In Nevada, dueling polls show Republican Adam Laxalt and first-term incumbent Senator Catherine Cortez Masto leading: one favors Laxalt by three points, while another puts the incumbent ahead by eight. Further, Arizona still looks like a toss-up, with Democrat Mark Kelly holding a four-point lead over a generic Republican challenger to retain the Senate seat once held by Barry Goldwater.
The power of Trump’s endorsement cannot be doubted based on Ohio’s fraught Republican Senate primary. “Hillbilly Elegy” author J.D. Vance had once been mired in third place. A March poll showed Vance garnering only 11% support, compared to 20% for former state treasurer Josh Mandel (who was endorsed by Senator Ted Cruz) and 22% for businessman Mike Gibbons. However, a few things occurred. Firstly, during an Ohio Senate primary debate in March, Mandel and Gibbons appeared close to getting physical with one another, standing literally toe-to-toe. Mandel, an Iraq veteran, took exception to Gibbons questioning his private sector experience.
“Two tours in Iraq. Don’t tell me I haven’t worked,” a visibly upset Mandel told Gibbons.
“You don’t know squat,” Gibbons retorted.
Their dispute allowed Vance to position himself as the voice of reason.
Secondly, and most importantly, President Trump endorsed Vance on April 15, despite acknowledging that Vance had “said some bad s**t about me” in 2016. Vance took in $5 million in new donations in the following week and began an inexorable climb to the top of the polls. On election day, he bested Mandel by roughly eight points. In November, Vance will face Democratic Rep. Tim Ryan of Youngstown. Ryan’s recent spate of anti-China ads stirred controversy, with some in the identity politics wing of the party denouncing them as anti-Asian.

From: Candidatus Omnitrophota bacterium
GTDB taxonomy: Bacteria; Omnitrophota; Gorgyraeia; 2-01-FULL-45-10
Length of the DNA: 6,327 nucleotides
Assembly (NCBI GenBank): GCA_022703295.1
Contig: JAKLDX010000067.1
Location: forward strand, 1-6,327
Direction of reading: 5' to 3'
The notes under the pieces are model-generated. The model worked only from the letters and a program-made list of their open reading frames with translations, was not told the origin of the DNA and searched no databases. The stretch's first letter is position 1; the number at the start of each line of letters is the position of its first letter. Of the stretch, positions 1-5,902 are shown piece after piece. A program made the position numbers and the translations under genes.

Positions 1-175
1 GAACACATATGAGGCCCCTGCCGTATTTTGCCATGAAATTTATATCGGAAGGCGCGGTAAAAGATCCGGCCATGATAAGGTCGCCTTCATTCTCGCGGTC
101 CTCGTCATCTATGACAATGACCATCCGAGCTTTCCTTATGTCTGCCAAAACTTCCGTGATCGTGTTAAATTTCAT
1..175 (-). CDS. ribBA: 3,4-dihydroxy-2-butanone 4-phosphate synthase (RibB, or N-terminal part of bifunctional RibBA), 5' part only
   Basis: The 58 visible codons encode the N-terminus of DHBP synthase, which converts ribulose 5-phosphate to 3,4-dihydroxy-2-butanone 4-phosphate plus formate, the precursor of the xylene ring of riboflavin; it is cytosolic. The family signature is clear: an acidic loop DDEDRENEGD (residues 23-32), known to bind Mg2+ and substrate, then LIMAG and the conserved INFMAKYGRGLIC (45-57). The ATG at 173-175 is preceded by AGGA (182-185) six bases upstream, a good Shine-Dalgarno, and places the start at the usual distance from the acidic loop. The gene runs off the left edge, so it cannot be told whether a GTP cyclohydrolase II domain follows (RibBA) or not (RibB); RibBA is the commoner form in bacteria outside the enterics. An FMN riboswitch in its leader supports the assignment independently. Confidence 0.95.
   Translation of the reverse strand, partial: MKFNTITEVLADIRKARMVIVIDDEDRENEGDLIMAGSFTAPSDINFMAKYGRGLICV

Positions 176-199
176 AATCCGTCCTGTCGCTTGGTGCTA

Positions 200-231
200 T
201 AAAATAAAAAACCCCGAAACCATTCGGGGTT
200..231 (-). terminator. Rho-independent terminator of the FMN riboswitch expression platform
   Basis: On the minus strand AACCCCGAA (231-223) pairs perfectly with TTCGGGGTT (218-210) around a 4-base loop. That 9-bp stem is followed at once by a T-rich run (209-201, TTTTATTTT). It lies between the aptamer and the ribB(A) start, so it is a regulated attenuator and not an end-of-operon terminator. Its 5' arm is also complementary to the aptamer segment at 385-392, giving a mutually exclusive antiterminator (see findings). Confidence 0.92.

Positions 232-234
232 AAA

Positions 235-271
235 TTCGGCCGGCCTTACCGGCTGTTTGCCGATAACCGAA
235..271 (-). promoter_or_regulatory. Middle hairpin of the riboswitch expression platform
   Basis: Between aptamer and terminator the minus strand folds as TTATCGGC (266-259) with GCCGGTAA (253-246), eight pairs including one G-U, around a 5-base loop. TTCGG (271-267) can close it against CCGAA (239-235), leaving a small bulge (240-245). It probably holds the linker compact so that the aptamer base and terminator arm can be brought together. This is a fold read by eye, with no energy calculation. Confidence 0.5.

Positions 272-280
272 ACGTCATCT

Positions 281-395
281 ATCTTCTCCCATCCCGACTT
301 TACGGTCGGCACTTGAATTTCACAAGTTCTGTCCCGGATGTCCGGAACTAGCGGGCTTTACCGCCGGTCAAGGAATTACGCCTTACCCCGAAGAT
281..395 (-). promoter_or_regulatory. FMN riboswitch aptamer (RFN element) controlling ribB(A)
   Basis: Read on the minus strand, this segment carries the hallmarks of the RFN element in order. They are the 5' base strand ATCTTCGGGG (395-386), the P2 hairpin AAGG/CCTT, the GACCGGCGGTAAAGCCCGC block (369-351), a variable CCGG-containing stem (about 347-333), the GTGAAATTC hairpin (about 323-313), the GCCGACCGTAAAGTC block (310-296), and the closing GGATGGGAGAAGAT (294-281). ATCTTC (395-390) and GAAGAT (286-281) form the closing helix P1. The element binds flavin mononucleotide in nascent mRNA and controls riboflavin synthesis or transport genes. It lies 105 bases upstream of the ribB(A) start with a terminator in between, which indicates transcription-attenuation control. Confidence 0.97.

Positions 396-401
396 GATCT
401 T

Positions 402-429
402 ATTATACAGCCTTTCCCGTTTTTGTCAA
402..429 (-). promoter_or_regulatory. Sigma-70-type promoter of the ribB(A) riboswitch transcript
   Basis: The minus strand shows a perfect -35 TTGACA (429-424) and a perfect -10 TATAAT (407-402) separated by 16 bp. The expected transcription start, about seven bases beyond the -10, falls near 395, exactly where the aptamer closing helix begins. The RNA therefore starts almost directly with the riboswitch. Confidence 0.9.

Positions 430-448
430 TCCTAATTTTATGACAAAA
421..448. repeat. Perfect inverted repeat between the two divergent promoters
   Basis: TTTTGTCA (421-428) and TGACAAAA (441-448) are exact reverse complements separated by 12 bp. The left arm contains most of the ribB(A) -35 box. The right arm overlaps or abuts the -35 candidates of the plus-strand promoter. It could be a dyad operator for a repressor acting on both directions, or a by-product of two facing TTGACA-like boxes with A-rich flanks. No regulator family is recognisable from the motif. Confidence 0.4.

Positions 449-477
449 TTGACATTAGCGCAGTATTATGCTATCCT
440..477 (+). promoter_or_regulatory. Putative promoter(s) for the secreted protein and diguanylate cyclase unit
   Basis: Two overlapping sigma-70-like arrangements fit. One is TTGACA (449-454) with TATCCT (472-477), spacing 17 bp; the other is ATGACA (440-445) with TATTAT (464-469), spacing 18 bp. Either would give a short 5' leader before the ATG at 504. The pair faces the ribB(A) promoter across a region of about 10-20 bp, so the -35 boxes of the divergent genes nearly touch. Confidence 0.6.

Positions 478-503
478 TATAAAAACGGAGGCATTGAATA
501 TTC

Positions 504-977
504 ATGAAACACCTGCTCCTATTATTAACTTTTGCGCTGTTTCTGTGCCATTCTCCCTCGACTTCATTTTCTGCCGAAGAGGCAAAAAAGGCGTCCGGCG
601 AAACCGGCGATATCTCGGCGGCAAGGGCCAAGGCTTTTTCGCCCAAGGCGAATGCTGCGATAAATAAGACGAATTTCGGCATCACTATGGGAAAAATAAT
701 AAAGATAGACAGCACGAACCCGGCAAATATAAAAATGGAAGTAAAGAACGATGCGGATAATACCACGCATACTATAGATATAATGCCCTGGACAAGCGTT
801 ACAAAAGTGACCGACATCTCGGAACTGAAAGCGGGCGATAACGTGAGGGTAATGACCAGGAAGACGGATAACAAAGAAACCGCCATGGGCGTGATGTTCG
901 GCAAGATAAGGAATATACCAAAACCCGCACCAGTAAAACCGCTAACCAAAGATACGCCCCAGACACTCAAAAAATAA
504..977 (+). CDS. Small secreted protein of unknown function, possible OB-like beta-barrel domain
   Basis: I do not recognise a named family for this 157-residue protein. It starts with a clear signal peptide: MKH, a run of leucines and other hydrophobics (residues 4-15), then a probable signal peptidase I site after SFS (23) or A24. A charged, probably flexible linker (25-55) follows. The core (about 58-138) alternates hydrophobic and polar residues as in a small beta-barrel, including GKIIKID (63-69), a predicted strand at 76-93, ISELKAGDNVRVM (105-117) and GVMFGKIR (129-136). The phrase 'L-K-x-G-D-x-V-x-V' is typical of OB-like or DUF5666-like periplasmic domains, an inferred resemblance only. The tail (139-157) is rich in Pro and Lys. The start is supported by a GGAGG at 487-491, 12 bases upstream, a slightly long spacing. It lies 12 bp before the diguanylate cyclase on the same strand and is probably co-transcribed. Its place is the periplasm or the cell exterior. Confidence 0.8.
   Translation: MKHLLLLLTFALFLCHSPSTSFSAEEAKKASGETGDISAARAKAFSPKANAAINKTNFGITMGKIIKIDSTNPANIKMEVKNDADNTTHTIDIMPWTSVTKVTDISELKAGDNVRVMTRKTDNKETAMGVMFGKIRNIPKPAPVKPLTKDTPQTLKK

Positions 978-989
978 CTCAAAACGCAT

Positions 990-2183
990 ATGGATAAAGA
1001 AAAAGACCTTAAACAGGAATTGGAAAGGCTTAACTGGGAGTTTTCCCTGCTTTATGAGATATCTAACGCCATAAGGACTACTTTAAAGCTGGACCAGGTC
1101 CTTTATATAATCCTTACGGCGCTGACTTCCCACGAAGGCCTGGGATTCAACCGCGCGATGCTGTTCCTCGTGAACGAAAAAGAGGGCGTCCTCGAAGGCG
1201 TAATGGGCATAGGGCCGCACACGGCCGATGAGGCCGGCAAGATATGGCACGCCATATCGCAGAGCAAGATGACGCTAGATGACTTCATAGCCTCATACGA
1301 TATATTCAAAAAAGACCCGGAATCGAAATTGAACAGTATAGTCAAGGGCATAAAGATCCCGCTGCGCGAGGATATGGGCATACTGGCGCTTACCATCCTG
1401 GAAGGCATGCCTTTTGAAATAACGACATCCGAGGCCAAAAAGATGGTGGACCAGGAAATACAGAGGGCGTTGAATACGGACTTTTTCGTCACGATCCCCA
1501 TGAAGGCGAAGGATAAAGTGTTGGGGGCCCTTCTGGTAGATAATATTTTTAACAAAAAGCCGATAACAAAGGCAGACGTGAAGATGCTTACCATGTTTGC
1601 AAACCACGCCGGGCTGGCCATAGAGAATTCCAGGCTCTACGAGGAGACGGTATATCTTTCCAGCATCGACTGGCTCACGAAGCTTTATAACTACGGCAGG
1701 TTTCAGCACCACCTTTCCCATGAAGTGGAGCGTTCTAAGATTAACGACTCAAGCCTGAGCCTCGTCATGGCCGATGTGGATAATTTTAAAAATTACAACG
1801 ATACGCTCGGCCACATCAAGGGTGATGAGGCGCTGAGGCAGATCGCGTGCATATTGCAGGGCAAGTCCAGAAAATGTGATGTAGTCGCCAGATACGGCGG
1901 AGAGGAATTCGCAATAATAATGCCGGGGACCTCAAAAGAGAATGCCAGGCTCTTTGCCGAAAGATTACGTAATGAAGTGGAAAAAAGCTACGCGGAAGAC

Perhaps the most significant development in the House is the money race in Wyoming. Liz Cheney holds the state’s only congressional seat, which was once held by her father. In the first quarter of this year, Cheney’s primary challenger, Harriet Hageman, raised a massive $1.3 million — most of it from inside the state. Late last month, more than 100 House Republicans — including House Minority Leader Kevin McCarthy and House Conference Chair Elise Stefanik, who took Cheney’s position last May — held a fundraiser, bringing in about $215,000 for Hageman. Liz Cheney has the support of Senator Mitt Romney.
Cheney also has $6.8 million in her war chest and raised $3 million last quarter. However, almost all of her funds have come from outside the state: Donors in six states contributed more to Cheney’s campaign than Wyoming voters. Massachusetts donated nearly as much to Cheney as Wyoming.
Hageman looks to hold a prohibitive lead in the polls, but Wyoming’s open primary system could allow Democrats to change their party registration on election day to vote against Hageman. Since Republicans make up 70% of registered Wyoming voters, even a full-scale Democratic defection might not be enough to save Cheney.
Schoen held out little hope that Democrats will retain control of the lower chamber this November. “I think the House is pretty much a foregone conclusion that the Republicans will win and will win, probably, with a pretty big majority,” Schoen inferred.
Though, he said those tempted to write off the Democrats as a viable party have exaggerated its peril. “Look, the Democratic Party, even in a reduced state, commands support from 35 to 40% of the electorate, no matter what happens — so reports of the party’s demise would be overstated. At the same time, any rational observer looking at where they stand would understand they are at a weakened and weaker position than they’ve been in any time since the 2020 election.” He also added that Republican division and infighting during the primary season could weaken the GOP to the point that its voters do not show up at the polls.
“I think the important thing to understand is, unless the Democrats have a different message from the one they’re using now, the results will be a foregone conclusion,” Schoen said.
“And the greatest enemy the Republican Party has as they go forward is the Republican Party.”
The views expressed in this opinion piece are the author’s own and do not necessarily represent those of The Daily Wire.